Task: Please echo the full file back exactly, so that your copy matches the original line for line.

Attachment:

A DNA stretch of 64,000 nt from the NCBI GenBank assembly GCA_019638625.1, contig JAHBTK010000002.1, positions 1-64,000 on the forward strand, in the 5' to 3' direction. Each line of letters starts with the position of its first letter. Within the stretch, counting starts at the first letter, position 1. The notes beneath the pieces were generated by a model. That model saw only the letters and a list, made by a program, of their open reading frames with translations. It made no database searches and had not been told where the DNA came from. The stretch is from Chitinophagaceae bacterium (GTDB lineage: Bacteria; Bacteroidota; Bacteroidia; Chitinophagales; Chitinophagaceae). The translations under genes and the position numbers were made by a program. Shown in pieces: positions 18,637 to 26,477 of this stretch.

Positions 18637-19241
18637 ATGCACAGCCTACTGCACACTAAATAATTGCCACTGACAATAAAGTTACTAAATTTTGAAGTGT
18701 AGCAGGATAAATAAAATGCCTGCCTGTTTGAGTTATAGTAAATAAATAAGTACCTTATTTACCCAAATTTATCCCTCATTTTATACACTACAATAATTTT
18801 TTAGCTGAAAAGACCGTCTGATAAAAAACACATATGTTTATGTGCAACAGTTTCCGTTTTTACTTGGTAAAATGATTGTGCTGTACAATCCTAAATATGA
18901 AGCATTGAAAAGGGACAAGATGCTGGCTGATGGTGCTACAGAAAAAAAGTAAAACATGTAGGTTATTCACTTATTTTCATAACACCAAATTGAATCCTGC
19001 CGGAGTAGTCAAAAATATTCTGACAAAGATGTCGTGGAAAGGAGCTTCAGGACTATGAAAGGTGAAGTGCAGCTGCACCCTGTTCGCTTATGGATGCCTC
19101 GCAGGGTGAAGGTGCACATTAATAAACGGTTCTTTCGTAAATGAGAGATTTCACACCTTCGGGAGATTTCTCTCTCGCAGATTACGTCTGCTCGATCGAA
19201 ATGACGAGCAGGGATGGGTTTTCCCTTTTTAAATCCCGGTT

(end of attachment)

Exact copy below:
A DNA stretch of 64,000 nt from the NCBI GenBank assembly GCA_019638625.1, contig JAHBTK010000002.1, positions 1-64,000 on the forward strand, in the 5' to 3' direction. Each line of letters starts with the position of its first letter. Within the stretch, counting starts at the first letter, position 1. The notes beneath the pieces were generated by a model. That model saw only the letters and a list, made by a program, of their open reading frames with translations. It made no database searches and had not been told where the DNA came from. The stretch is from Chitinophagaceae bacterium (GTDB lineage: Bacteria; Bacteroidota; Bacteroidia; Chitinophagales; Chitinophagaceae). The translations under genes and the position numbers were made by a program. Shown in pieces: positions 18,637 to 26,477 of this stretch.

Positions 18637-19241
18637 ATGCACAGCCTACTGCACACTAAATAATTGCCACTGACAATAAAGTTACTAAATTTTGAAGTGT
18701 AGCAGGATAAATAAAATGCCTGCCTGTTTGAGTTATAGTAAATAAATAAGTACCTTATTTACCCAAATTTATCCCTCATTTTATACACTACAATAATTTT
18801 TTAGCTGAAAAGACCGTCTGATAAAAAACACATATGTTTATGTGCAACAGTTTCCGTTTTTACTTGGTAAAATGATTGTGCTGTACAATCCTAAATATGA
18901 AGCATTGAAAAGGGACAAGATGCTGGCTGATGGTGCTACAGAAAAAAAGTAAAACATGTAGGTTATTCACTTATTTTCATAACACCAAATTGAATCCTGC
19001 CGGAGTAGTCAAAAATATTCTGACAAAGATGTCGTGGAAAGGAGCTTCAGGACTATGAAAGGTGAAGTGCAGCTGCACCCTGTTCGCTTATGGATGCCTC
19101 GCAGGGTGAAGGTGCACATTAATAAACGGTTCTTTCGTAAATGAGAGATTTCACACCTTCGGGAGATTTCTCTCTCGCAGATTACGTCTGCTCGATCGAA
19201 ATGACGAGCAGGGATGGGTTTTCCCTTTTTAAATCCCGGTT